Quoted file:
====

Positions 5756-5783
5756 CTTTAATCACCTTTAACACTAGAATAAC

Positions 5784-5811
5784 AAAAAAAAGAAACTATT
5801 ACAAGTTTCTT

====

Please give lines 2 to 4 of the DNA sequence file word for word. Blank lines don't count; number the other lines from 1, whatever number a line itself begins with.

5756 CTTTAATCACCTTTAACACTAGAATAAC

Positions 5784-5811
5784 AAAAAAAAGAAACTATT